October is Pastor Appreciation Month. If there ever were a time in church life that these ministers of the Gospel could use some extra appreciation, it is now.
Pastors always have faced difficulties in carrying out their call and ministry assignments. Not only does the enemy of our souls present continual temptation and opposition, the tasks that every pastor is called on to carry out are multi-faceted and not easy.
To name a few: preaching the Word, caring for the flock, leading the church, serving those in need, being a Christlike example, doing the work of evangelism and discipleship. Yes, the job description of a pastor is wide-ranging.
The last two years have not made pastoral work any easier. In fact, a Lifeway Research poll from 2020—released during the pandemic—revealed “more than a quarter of pastors (27 percent) say they’re struggling with maintaining unity and dealing with conflict or complaints.” Add this all up, and we can see why this October, in particular, we need to encourage our pastors.
In his second letter to the Corinthians, the Apostle Paul talks about the God of all Comfort. He says, “Praise be to the God and Father of our Lord Jesus Christ, the Father of compassion and the God of all comfort, who comforts us in all our troubles, so that we can comfort those in any trouble with the comfort we ourselves receive from God“ (2 Cor. 1:3-4).
Too often we think about receiving comfort, that we forget to give it. So how can we be a blessing this month and beyond? Consider these ideas:
• A Sunday School class could take up a collection and buy some gift cards or send notes of encouragement or offer to help with childcare or family needs.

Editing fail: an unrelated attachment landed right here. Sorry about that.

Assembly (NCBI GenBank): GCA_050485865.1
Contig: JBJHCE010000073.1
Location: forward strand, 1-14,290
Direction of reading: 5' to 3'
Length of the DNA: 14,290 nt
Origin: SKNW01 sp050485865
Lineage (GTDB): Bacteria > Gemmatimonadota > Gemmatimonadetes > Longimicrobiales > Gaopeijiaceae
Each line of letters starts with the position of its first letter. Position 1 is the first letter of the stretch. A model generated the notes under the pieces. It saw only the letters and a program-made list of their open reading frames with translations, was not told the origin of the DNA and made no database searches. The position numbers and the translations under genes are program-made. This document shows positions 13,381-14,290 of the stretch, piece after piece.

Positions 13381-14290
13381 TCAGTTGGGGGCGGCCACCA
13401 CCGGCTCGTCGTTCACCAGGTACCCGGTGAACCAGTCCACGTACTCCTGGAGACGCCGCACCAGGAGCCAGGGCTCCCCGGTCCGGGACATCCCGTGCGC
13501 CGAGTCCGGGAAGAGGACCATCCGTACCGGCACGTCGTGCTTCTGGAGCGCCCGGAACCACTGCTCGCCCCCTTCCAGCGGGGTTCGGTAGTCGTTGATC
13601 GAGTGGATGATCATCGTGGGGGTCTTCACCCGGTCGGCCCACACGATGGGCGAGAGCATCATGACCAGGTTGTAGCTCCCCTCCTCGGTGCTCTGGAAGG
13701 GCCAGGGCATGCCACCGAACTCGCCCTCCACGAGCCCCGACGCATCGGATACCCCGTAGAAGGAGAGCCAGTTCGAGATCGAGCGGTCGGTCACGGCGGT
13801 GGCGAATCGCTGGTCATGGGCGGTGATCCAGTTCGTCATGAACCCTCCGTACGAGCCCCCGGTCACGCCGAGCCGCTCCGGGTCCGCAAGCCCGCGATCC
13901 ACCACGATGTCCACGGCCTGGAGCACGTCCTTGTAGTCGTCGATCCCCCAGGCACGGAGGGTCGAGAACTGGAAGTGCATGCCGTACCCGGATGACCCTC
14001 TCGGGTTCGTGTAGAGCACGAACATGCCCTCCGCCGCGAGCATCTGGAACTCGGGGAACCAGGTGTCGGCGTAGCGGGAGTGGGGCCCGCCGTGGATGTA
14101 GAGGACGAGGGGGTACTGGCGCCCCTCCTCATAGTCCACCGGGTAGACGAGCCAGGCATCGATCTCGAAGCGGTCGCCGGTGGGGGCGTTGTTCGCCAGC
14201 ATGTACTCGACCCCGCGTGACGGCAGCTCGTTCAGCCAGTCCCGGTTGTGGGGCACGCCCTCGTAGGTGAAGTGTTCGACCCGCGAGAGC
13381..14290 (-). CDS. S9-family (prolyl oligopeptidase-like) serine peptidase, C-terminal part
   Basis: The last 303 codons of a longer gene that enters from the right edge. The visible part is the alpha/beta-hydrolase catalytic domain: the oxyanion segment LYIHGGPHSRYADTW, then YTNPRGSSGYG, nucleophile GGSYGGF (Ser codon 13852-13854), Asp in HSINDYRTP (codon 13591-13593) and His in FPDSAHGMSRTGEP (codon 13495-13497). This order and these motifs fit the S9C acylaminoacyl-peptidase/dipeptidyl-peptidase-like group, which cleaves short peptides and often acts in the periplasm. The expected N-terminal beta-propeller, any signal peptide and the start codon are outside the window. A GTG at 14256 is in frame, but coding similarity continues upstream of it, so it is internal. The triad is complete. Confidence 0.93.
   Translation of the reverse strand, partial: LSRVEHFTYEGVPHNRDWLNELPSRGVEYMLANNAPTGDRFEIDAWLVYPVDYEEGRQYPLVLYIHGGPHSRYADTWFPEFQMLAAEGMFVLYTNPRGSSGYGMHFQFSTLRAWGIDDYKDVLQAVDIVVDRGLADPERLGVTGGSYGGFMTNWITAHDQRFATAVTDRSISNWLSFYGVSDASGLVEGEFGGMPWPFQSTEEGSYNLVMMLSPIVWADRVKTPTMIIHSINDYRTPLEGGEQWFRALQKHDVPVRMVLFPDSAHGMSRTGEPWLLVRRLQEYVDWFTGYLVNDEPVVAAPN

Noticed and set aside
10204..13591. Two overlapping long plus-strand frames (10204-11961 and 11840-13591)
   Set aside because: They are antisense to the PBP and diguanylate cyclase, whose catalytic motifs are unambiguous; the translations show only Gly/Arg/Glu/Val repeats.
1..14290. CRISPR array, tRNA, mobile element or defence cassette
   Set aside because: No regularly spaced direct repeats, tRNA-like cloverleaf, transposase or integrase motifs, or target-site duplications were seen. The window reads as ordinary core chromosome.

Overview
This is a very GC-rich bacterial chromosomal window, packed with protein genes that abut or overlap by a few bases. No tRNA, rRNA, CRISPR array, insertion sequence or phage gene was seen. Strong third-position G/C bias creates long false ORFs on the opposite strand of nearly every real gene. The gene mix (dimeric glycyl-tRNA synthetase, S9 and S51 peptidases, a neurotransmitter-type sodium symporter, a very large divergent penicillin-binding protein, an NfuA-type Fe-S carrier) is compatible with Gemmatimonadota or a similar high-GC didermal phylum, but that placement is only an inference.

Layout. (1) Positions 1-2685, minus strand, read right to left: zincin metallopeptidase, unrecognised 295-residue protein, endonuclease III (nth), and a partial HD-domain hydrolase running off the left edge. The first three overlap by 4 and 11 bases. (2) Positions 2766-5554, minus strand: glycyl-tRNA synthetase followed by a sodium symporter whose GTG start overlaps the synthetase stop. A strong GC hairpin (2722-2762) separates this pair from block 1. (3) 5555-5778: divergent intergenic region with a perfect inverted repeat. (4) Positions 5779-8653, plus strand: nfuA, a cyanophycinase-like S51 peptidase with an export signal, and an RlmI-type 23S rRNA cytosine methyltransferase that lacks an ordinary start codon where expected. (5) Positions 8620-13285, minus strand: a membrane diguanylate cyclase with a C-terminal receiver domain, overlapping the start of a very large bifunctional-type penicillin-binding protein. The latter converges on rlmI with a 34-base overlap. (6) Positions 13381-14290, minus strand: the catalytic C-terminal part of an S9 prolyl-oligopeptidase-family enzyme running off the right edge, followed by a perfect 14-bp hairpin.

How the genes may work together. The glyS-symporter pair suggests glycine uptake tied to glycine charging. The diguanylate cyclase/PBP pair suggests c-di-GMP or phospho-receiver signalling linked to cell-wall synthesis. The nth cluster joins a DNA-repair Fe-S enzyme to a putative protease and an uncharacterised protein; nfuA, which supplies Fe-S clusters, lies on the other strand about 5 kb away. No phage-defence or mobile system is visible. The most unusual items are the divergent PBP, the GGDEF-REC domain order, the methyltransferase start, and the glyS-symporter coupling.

• Children can make art or a thank-you notes for the pastor.
• Youth could help do yard work for the pastor.
• Any church member who likes to cook could prepare and deliver baked goods.
Some time ago, pastors were surveyed about what would mean the most. Listen to some of these responses. “I am always given a card with a financial gift on pastor appreciation. I am thankful for both forms of recognition, but most important to me is that they remember me and thank me for my service to the church.”
Another said, “A ‘younger me’ would need monetary affirmation, but the present ‘battle-worn me’ would just like sincere notes of encouragement.” One other said, “Speaking practically, receiving a getaway to a place of beautiful solitude with my family for a time of rest and reflection.”
These are just a few ideas. Oklahoma Baptists, this October (and beyond), together let’s each find ways to be a blessing—to comfort, encourage and appreciate—our pastors.
P.S. Allow me to take a moment here to say a heartfelt thank you to my pastor, Stephen Rummage, for the great ways you lead and serve. Also “thank you!” to every Oklahoma Baptist pastor out there! We love you and appreciate you more than words can express (Phil. 1:3).